However, on closer inspection, this is not even half the way. With a view to the so-called "Green Deal" of the EU Commission under Ursula von der Leyen, Germany has agreed to be greenhouse gas neutral by 2050 - this goes far beyond the electricity turnaround and presents the country with new challenges. The energy sector and industry are well positioned for these goals. However, the sectors of transport and energy efficiency of buildings have some catching up to do. "We have opted for a market-based instrument to meet the targets and ensure competitiveness: emissions trading", the Federal Minister of Economics explained.
Germany must also become more climate-neutral in the area of mobility. This would be achieved by creating appropriate incentives through increased competition between the various forms of mobility. On this point, Altmaier spoke out in favor of expanding hybrid electric flying. At the same time, he emphasized that mobility must still be affordable, as it represents a piece of quality of life. "Together with industry and science, we are taking this path with new innovations and ideas, not only in theory, but increasingly in practice. The energy turnaround will only succeed if we also get the horsepower on the road," said Altmaier. His central message: "Continue to drive forward the transition of energy systems in a safe, affordable and environmentally compatible manner.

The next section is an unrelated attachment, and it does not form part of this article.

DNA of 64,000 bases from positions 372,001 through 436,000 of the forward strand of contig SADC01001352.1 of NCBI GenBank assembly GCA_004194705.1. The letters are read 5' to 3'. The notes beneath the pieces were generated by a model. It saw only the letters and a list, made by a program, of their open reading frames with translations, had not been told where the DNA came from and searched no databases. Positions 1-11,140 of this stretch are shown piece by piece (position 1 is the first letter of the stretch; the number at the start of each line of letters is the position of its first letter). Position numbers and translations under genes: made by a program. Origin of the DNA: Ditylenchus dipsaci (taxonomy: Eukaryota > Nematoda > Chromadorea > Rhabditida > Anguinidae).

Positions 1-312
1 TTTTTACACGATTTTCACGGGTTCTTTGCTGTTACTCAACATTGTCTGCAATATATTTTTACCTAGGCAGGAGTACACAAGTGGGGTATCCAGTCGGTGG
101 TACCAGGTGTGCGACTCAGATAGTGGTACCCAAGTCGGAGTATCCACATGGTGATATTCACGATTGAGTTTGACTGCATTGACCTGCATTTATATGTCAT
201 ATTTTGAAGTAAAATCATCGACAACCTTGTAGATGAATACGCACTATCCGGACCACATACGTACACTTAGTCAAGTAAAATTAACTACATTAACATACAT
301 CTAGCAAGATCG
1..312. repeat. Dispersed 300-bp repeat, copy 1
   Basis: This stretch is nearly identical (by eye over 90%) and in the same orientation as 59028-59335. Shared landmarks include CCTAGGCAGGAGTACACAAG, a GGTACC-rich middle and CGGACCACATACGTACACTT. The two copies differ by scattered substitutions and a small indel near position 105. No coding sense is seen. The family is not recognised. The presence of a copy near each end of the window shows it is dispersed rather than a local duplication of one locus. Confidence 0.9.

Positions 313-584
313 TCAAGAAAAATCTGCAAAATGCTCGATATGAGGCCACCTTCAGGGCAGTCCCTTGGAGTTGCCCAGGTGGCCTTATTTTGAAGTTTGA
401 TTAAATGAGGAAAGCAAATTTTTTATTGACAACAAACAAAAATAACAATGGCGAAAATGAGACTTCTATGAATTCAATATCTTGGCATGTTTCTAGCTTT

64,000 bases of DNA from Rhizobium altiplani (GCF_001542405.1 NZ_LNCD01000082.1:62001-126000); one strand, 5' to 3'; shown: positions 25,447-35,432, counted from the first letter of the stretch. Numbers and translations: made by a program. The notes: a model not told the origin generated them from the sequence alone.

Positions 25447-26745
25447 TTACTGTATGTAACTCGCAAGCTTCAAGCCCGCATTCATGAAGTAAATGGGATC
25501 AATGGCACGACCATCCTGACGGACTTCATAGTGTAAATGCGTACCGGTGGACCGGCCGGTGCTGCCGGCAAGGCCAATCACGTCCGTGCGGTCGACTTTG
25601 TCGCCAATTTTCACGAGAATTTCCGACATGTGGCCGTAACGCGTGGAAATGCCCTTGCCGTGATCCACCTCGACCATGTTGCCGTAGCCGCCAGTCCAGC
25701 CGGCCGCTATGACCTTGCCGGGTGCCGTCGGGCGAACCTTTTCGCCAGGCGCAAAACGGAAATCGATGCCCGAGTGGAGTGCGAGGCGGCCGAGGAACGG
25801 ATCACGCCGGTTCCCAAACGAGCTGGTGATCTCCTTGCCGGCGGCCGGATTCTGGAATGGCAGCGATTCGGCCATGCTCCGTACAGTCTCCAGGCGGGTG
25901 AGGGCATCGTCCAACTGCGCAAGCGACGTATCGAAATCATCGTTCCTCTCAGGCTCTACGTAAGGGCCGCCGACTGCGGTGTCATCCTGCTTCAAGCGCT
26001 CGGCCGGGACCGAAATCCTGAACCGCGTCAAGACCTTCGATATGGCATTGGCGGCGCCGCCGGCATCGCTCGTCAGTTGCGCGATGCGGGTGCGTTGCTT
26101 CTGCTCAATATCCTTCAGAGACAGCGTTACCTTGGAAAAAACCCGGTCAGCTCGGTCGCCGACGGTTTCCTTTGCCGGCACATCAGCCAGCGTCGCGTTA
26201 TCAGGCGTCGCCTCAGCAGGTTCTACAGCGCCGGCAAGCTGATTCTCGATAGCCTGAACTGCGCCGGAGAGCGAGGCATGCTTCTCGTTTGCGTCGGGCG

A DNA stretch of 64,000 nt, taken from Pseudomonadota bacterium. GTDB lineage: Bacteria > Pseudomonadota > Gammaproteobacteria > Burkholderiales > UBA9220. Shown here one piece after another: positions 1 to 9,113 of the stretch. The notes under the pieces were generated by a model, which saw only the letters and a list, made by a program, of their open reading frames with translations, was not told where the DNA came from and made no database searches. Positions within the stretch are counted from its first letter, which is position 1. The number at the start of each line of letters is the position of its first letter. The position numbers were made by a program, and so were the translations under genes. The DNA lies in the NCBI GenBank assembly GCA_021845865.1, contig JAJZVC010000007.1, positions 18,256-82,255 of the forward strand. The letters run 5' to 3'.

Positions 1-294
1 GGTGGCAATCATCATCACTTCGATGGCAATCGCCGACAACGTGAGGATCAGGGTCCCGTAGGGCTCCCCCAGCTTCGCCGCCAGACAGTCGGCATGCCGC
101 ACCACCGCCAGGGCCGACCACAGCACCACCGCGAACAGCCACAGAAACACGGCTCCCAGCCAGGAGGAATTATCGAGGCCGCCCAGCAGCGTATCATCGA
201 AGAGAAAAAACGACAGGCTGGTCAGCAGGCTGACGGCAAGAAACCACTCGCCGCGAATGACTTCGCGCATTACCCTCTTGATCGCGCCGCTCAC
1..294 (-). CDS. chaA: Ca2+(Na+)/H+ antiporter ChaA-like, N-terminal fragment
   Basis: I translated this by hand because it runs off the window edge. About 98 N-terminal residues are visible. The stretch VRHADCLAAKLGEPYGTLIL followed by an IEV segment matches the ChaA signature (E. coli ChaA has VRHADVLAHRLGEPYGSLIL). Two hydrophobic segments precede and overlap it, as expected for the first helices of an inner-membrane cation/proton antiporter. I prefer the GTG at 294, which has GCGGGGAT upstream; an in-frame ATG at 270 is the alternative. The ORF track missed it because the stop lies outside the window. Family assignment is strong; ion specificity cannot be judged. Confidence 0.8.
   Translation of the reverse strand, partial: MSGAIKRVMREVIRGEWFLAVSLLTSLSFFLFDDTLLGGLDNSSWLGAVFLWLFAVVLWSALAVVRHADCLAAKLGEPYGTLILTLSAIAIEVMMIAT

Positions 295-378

Germany plays a pioneering role internationally
Following the lecture, ZEW President Prof. Achim Wambach opened the exchange with the Federal Minister of Economics. At the beginning of the discussion, the ZEW President emphasised that the energy turnaround will be felt more in the future and raised the question whether therefore the government should not show more initiative to open the population to new climate and energy policy instruments. On this point, Altmaier pointed out that a solution had to be found together with all participants. In the current social discourse - for example about the faltering expansion of wind power on land - emotional arguments often prevail over factual reasons.
When asked whether there was not a need for more international solutions to climate change, the Minister explained that Germany was a prime example worldwide. "If we protect climate and resource consumption, the market economy will help to raise growth potential in the world. Only if Germany retains its competitiveness and moves forward successfully as an industrial and economic nation will climate policy efforts bear global fruit", Altmaier stressed.
Further questions from the audience entered the discussion: From the current climate policy perspective, should more consideration be given to the use of "Carbon Capture and Utilization" (CCU) and "Carbon Capture and Storage" (CCS)? What incentives does the political community offer to invest in energy from gas-fired power plants? What mechanisms can be used to make regulations more credible? Issues that require joint action by politics, business, science and society.